Randal Rauser relates a discussion he's had with John Loftus about their upcoming book, God or Godless . The most interesting thing was the test Rauser offered on how to tell how much of an ideologue you were:
"Since everything needs a snappy name I’ll call it the Ideologue Barometer. Ask yourself this: if I were invited to discuss the three things that most bother me about my belief system, how quickly could I come up with a list and how long could I talk about them? The longer it would take you to compile the list and the shorter the ensuing speech, the more ideologically committed you are to your beliefs."
This reminds me a great deal of Mike Gene's Ten Signs of Intellectual Honesty.
So let me give myself the test:
My theological belief system:
1. If God exists, why isn't His existence as obvious as the physical world?
2. Why is there so much pain and suffering?
3. Why isn't there better historical evidence for Jesus and his resurrection?
4. How can God know the future and there still be free will?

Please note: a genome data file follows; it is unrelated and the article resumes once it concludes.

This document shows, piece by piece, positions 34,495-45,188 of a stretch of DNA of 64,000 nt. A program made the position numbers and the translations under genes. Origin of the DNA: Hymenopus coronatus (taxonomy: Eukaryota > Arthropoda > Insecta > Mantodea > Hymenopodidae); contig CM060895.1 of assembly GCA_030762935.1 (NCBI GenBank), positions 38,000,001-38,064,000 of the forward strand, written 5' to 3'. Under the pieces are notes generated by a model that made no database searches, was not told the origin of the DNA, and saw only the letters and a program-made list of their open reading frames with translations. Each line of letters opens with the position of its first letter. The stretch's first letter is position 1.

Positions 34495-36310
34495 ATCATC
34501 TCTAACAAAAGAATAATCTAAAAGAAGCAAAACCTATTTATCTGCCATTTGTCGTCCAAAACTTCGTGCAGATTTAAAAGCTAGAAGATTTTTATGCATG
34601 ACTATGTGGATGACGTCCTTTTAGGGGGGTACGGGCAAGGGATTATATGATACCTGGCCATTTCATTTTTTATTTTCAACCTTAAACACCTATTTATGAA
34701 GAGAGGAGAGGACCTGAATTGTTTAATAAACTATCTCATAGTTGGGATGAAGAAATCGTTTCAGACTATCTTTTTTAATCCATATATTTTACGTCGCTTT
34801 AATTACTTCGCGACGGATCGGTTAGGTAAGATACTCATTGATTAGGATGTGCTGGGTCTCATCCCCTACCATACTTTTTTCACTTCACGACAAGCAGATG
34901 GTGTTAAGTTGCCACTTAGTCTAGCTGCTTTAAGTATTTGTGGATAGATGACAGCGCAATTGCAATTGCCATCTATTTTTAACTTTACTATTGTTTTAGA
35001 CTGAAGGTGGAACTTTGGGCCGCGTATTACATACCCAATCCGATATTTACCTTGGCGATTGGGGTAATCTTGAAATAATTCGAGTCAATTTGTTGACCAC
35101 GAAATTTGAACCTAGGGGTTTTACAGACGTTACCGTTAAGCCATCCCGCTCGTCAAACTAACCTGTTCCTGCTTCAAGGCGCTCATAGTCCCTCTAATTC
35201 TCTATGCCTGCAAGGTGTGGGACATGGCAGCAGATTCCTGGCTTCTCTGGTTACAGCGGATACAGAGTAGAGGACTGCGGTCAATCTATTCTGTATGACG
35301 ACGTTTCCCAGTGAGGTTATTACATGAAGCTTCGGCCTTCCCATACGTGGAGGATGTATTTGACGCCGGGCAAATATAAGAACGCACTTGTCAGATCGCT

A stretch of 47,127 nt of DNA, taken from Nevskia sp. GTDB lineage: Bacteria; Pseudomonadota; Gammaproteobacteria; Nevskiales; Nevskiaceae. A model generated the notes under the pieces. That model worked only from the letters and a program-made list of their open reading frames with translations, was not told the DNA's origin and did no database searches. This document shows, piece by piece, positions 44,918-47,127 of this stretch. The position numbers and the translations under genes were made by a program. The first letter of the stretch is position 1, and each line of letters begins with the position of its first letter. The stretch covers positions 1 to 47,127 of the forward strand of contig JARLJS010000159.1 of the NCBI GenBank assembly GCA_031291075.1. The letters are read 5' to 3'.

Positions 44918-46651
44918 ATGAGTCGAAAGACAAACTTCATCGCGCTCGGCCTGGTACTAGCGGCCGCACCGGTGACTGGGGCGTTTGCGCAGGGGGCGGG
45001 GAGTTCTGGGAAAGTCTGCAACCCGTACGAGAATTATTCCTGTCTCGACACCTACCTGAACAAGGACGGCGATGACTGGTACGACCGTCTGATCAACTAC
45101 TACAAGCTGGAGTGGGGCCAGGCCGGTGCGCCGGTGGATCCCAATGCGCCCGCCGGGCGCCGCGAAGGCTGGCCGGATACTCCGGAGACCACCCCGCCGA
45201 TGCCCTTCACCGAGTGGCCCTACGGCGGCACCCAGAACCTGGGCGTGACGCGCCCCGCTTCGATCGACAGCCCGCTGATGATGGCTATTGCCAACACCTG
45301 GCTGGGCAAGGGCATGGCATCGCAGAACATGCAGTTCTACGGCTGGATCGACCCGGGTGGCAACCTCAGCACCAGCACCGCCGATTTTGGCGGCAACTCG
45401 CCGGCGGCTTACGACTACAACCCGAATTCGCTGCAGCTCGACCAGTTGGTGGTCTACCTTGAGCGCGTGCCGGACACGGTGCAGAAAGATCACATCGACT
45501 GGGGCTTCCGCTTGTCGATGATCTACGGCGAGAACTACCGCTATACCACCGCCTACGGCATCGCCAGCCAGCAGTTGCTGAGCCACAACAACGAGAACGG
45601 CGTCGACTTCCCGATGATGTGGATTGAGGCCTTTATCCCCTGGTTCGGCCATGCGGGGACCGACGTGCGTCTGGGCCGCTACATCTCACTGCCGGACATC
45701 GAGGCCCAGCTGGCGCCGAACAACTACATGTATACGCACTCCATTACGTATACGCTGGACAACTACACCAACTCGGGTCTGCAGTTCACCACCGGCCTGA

5. Why are there so many morally questionable things in the Bible about God (Canaanite genocide, etc.)?
6. Why are there so many contradictory religions to my own?
My beliefs about 9/11:
1. If 9/11 was an inside job, why didn't the Democrats demand an independent investigation?
2. Why didn't Obama re-open the investigation when he took office?
3. Why weren't there more leaks?
4. Why wasn't there more converage in the mainstream media?
5. Why didn't Bush and Co. manufacture evidence for WMDs in Iraq?
6. Isn't the thought that people at the highest level of our government would be willing to murder thousands of their own citizens just a little too incredible?*
Okay. That took less than five minutes. Does anyone out there care to make a list of problems with their own belief systems?
* I forgot one: 7. How could the inside job have been pulled off without being noticed by countless numbers of people?